THINC Instructor First to Receive Master Career Academy Teacher Designation
For almost 12 years, Aidan Blackwell has been an instructor in Troup County School System. For the last few years he has been teaching Advanced Placement Government, Advanced Placement US History, and Economics at THINC College & Career Academy (THINC). His students love his approach to teaching project-based assignments and he has been a past nominee for Teacher of the Year twice. Now, Blackwell just learned he is the first in the nation to earn the National Career Academy Coalition (NCAC) Master Career Academy Teacher certification.
Blackwell said, “Last year, THINC was certified as an NCAC Model School. At that same conference, the association leaders announced a new Master Teacher program and I was interested. It was an in depth process and I needed the support to complete the certification, so after speaking with my school and district leaders, I started the application process.”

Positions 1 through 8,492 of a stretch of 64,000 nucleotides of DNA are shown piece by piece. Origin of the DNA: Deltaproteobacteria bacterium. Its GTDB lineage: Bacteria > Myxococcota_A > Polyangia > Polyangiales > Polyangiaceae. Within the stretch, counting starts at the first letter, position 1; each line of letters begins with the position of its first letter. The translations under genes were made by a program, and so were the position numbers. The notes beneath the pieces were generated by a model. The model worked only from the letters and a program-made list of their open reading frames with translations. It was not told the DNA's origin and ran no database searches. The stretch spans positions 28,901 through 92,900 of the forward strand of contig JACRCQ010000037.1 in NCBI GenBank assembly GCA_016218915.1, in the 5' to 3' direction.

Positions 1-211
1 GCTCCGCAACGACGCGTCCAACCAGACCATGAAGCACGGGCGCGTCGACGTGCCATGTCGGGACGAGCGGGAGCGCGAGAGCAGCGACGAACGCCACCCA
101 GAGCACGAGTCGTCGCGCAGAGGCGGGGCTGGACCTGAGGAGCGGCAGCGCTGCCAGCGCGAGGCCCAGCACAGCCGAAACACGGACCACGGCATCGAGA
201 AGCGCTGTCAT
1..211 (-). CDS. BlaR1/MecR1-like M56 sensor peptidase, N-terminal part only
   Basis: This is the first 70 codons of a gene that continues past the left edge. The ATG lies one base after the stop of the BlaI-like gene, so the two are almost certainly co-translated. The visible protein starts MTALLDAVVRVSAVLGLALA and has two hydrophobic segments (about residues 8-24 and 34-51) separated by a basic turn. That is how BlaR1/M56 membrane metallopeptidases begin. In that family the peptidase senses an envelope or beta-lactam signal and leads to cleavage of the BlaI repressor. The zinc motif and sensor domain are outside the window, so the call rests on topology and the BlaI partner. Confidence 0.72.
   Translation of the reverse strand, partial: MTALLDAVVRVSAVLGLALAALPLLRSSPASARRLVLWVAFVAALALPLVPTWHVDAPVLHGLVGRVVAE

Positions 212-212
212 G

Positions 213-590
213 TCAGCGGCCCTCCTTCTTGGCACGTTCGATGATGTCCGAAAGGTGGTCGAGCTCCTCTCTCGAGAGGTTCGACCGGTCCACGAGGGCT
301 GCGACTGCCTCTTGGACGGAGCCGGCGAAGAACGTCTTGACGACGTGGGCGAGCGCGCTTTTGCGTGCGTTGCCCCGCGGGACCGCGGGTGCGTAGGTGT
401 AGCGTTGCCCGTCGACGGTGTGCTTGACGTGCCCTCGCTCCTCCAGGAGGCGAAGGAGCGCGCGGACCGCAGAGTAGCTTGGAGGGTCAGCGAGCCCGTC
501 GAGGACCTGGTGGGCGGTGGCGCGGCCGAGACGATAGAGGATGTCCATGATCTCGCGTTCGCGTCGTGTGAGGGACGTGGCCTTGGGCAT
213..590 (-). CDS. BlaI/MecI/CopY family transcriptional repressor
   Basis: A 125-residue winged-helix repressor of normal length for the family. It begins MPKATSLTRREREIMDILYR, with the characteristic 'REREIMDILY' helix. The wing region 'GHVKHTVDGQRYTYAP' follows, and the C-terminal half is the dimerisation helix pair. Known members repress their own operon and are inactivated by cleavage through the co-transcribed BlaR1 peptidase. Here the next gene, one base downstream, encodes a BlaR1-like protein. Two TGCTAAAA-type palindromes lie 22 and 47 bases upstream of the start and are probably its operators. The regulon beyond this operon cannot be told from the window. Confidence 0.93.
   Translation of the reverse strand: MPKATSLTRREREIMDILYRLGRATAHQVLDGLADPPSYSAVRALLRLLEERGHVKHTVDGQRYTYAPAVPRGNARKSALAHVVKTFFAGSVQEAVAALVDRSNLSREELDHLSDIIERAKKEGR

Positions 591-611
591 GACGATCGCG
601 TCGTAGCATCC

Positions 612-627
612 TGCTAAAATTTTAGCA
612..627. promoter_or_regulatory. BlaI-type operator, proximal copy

He continued, “This certification helped me lead to improvement. I had to complete a SWOT Analysis, which forced me to look at the job I’ve done at THINC, while also looking at ways to improve the way I teach and enhance the student learning experience in my classroom. I hope with this acknowledgement I will be able to provide support for other teachers, as well.”
To become certified as a Master Teacher, applicants must show mastery in ten standards such as teaching philosophy, classroom environment, teacher leadership, student advocacy, partner collaboration, and student learning. The Auburn grad said, “For each standard, I had to provide evidence and artifacts that I mastered those elements. Those items were placed in a portfolio and submitted to industry professionals. I had to receive a minimum overall score to be certified.”
Blackwell is thankful for the opportunity and support of his current and past leaders, He noted that many programs he has been involved in helped bolster his project portfolio, “Without experiences such as the LIFT Externship, presenting at national conferences, Project Zero Classroom through Harvard, I would not have been able to complete the portfolio requirements. I have to give thanks to Dr. Chris Williams, Dr. Kathy Carlisle, Jennifer Pike, Gerald Wyatt, Dr. Penny Johnson, and Dr. Brian Shumate for their guidance and support throughout my career, and for this opportunity.”